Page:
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Muammar Qaddafi Donates Camels to Jammeh

May 5, 2008, 7:11 AM | Article By: By Nfamara Jawneh

The leader of the Libyan Arab Jamahiriyya, President Muammar Qaddafi, on Friday donated five camels to the Gambian leader, President Alhagie Yahya Jammeh.

The camels comprise of two big females, one big male, one small male and one small female were brought to Banjul in a Cargo plane, Trans Attico  Cargo ST-ATH under the care of a six-member crew led by Dr. Muktar Muhammed.

The camel laden plane that landed at the Banjul International Airport at exactly 9:30pm on Friday, is on a camel distribution mission to eight African countries including Ghana, Libria, Cote d'Ivoire, Bukina Fasso and The Gambia, according to officials. The camels given to the Gambian leader are said to be between the ages of two months  and half and 13 years. The plane

This cargo plane is not new in visiting The Gambia as it was here less than seven months when it brought foodstuff and clothing to the Gambian people.

Officially handing over the camels to the Gambian authorities at the airport, Mr. Muhammed Alk Matty, Deputy Libyan Ambassador to The Gambia, said: "This is a gift from our leader, Brother Qaddafi, to his brother, President Jammeh".

He expressed his pleasure in presenting the camels on behalf of the leader of the Great Socialist People's Libyan Arab Jamahiriya.

In receiving the gifts on behalf of President Jammeh, Mr. Juma Janneh from the Department of State for Foreign Affairs, thanked the Libyan leader for the gesture. "On behalf of the President I say we are very grateful for this gift," he noted. He stressed that the gift would strengthen the cordial relationship between the two countries.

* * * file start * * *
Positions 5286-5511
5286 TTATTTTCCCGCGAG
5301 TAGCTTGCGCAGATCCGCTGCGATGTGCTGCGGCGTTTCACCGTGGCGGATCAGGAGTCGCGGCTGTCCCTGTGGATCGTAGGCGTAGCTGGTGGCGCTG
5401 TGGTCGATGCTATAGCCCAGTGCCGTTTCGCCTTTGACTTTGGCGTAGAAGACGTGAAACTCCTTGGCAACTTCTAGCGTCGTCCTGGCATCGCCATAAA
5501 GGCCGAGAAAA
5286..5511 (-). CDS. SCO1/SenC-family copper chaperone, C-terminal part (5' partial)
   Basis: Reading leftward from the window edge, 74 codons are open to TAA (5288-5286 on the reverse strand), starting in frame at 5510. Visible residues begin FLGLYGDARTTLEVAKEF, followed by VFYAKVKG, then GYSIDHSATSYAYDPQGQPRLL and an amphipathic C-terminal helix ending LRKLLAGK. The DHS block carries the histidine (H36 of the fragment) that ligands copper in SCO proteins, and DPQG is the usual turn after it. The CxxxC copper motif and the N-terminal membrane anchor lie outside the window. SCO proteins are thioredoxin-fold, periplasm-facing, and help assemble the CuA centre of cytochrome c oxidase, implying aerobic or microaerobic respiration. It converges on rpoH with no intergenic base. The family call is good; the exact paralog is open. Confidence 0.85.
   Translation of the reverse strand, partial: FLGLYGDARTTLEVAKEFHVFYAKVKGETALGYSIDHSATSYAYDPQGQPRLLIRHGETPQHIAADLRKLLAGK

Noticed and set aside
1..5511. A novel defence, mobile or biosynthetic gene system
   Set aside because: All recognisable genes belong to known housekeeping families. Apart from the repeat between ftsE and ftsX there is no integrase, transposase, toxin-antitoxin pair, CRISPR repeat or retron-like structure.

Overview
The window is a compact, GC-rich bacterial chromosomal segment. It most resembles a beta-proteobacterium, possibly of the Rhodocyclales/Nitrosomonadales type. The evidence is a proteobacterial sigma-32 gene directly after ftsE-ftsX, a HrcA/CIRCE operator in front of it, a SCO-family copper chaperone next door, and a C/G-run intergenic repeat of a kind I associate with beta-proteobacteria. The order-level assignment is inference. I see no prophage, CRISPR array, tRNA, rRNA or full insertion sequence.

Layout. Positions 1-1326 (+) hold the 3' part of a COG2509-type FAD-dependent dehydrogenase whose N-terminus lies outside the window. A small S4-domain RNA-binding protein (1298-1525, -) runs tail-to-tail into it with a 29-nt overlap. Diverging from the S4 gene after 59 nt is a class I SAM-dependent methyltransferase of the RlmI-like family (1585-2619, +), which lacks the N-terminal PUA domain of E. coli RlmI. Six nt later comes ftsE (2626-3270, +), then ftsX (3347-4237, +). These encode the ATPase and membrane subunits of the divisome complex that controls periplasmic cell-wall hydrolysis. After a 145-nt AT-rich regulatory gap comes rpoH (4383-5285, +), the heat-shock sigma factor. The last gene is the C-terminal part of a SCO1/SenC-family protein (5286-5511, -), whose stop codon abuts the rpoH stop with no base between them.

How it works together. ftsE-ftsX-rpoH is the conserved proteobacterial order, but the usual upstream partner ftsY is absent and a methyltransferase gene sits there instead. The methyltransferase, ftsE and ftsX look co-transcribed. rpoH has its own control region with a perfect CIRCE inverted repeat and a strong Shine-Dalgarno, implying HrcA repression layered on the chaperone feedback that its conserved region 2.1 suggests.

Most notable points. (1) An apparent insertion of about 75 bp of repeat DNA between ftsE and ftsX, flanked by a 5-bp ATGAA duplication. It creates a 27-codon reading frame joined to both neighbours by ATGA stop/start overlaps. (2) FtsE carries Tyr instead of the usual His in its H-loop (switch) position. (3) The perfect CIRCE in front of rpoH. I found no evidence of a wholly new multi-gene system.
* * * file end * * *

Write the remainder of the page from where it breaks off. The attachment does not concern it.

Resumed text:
Among those present at the airport were staff of the Libyan embassy, including the Consular Officer, Mr. Lotfi H. Zlitni.

The camel is believed to be a domesticated animal for about 4000 years. The species being distributed are said to belong to the category of camels with only one hump, the majority of which are found in both hot and moderate countries as North and Central Africa. Gifted with a physiological capacity allowing it to tolerate the dry environmental conditions of the Sahara, the camel is used as a means of transport and communication between neighbouring countries. This is in addition to its use as a sourse of meat, hair and milk, as well as in agricultural activities.

According to a cencus of the Arab Organization of Agricultural Development in 2002, the Great Libyan Arab Jamahiriya was home to 126,000 camels.